The title of this book is exquisite, while the cover illustration is of something else, different yet just as exquisite. This is appropriate because the aesthetic concept that the book considers is not just beautiful, but elusive and difficult to define.
With his long experience of translating Japanese poetry, and writing about it, Hiroaki Sato makes this essay on the subject into a ruminative journey, rather than a prescriptive list. He begins by asking friends who are knowledgeable for examples of yugen, which include images from funerals, music, lines of poetry and even “nothing at all.”
Returning then to the origins of the concept, in China and Chinese characters, he confirms the elusiveness of the idea: something ineffable, remote and because of its remoteness, subtle, hazy, hard to put in words, even if it is recognizable to those who understand. Its most immediate association is with noh drama, which is not dramatic.
The costumes of noh, as Sato rightly says, are richly patterned brocade, colorful and costly, which seems to belie the faint effects hankered after here. But the drama is also poetic, and therein can be found clues to the aesthetic quality that the term “yugen” encapsulates. There is little or no action in a noh play, and whatever slight happening occurs is a late reverberation of something else that took place a long time before.
Is yugen, then, a longing, a memory, a dream?
It began to be defined around the 10th century, in poems that Sato includes, and yet, while natural imagery may suggest it, it remains “an overtone that doesn’t manifest itself in words.” For some, the bright shade of cherry blossom is its antithesis, though the great dramatist of noh, Zeami Motokiyo, used this very term, “hana” (flower), to describe it.
The qualities ascribed to yugen blur later into others like wabi and sabi (loneliness and desolation), or omokage (suggestiveness), all of which Sato evokes in his discussion. It can be found in fading, emptiness, even the color white, while it may also sometimes be filled with a lost, or even nascent, expectation. In the practice of noh all these converge.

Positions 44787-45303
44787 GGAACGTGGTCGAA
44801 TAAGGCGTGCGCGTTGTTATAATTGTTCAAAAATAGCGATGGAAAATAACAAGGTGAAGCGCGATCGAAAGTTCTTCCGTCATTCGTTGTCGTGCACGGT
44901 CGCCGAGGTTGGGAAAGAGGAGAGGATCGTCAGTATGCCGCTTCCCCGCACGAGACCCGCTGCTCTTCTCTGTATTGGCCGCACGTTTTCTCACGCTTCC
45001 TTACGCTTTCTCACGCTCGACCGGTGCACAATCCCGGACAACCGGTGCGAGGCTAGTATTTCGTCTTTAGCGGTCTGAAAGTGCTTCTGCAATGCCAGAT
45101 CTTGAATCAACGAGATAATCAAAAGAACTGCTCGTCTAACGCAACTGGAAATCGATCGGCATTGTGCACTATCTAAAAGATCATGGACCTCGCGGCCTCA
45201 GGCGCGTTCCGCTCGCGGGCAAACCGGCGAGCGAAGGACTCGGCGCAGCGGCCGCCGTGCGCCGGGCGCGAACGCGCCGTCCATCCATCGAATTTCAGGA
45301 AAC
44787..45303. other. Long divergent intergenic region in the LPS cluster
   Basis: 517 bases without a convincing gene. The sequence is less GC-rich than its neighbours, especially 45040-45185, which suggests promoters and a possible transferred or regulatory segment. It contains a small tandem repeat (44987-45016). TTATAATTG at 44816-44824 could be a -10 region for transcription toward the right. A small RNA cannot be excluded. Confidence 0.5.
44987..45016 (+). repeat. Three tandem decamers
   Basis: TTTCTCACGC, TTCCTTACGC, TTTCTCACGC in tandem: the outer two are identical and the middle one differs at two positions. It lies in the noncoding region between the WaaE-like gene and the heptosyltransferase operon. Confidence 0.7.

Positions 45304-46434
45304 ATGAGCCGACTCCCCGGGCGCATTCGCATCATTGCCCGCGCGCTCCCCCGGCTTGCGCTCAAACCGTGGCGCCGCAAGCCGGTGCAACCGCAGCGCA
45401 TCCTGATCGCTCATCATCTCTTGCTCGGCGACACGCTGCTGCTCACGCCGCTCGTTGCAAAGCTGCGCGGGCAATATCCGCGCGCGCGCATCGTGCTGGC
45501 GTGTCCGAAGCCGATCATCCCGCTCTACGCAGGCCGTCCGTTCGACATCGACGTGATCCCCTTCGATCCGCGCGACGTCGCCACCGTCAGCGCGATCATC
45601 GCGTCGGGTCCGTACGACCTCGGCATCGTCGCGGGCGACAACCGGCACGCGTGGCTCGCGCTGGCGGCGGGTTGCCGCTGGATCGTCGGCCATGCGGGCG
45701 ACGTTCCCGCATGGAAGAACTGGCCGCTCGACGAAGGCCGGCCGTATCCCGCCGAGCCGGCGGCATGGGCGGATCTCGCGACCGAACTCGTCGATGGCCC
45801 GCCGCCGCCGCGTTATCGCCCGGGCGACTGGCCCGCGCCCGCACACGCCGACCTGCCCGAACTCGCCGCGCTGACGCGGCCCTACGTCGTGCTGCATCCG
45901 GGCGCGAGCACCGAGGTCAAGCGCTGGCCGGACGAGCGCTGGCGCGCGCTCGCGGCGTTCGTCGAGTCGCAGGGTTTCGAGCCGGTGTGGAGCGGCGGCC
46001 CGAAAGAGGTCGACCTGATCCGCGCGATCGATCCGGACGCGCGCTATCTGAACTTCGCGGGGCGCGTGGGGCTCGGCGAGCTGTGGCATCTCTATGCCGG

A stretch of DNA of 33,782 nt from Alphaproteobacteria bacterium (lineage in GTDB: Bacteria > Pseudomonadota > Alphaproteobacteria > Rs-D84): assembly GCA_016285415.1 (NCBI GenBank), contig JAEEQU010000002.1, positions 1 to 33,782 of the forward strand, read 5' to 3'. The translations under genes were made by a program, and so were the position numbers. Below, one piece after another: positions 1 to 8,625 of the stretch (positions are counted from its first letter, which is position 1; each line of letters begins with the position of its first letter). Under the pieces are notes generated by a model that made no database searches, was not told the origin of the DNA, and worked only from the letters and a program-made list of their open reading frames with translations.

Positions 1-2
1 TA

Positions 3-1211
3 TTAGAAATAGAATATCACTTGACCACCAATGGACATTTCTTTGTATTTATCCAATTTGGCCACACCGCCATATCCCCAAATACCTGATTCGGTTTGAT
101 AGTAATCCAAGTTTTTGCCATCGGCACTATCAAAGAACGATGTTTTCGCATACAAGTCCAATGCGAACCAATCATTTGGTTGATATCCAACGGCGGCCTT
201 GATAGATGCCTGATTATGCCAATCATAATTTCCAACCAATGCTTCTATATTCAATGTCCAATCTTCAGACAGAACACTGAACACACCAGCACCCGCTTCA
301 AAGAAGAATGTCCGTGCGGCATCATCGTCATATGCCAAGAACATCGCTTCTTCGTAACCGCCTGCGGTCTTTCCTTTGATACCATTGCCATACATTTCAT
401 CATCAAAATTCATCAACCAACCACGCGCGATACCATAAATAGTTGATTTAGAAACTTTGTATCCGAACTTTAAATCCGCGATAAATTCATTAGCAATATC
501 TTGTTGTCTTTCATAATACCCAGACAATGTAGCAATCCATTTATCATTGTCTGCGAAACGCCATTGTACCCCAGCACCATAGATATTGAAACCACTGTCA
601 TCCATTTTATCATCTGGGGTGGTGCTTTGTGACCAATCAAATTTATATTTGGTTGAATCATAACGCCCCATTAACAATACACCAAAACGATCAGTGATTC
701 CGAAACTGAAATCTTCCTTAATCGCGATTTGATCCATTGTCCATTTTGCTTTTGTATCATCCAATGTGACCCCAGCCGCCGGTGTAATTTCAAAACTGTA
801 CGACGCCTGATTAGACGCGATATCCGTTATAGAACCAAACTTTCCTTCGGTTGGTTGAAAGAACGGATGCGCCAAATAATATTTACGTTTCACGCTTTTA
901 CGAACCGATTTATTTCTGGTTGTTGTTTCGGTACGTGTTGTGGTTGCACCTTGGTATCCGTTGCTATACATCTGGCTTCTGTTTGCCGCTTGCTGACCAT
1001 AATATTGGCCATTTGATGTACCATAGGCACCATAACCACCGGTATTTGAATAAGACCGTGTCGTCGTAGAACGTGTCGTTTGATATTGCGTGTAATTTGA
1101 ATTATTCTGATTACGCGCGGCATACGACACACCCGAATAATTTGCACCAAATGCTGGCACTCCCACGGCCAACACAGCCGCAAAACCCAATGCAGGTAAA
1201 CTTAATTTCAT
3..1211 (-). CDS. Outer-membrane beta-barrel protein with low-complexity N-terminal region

The qualities that poetry develops there combine with stories about the poets, or else tales of the characters, particularly unhappy women, in “The Tale of Genji,” to provide subjects for the masked drama of noh. Sato details much of this later in the book, and adds some illustrations, the last of them the ¥2,000 bill issued to commemorate the Group of Eight conference in Okinawa, and now elusive, too.
Occasional references in the book to South American poets reminded me of the Spanish concept of duende, which is darker, tragic, and essentially conceived as black. But it shares with yugen a sense of touching some essential spirit, conveyed in the performance of an art (dance, music, poetry) that cannot be explained in black and white.
This is an engaging little volume, the fruit of long consideration.
David Burleigh comes from the north of Ireland, teaches and writes, and has lived in Tokyo for more than 30 years.
IN FIVE EASY PIECES WITH TAKE 5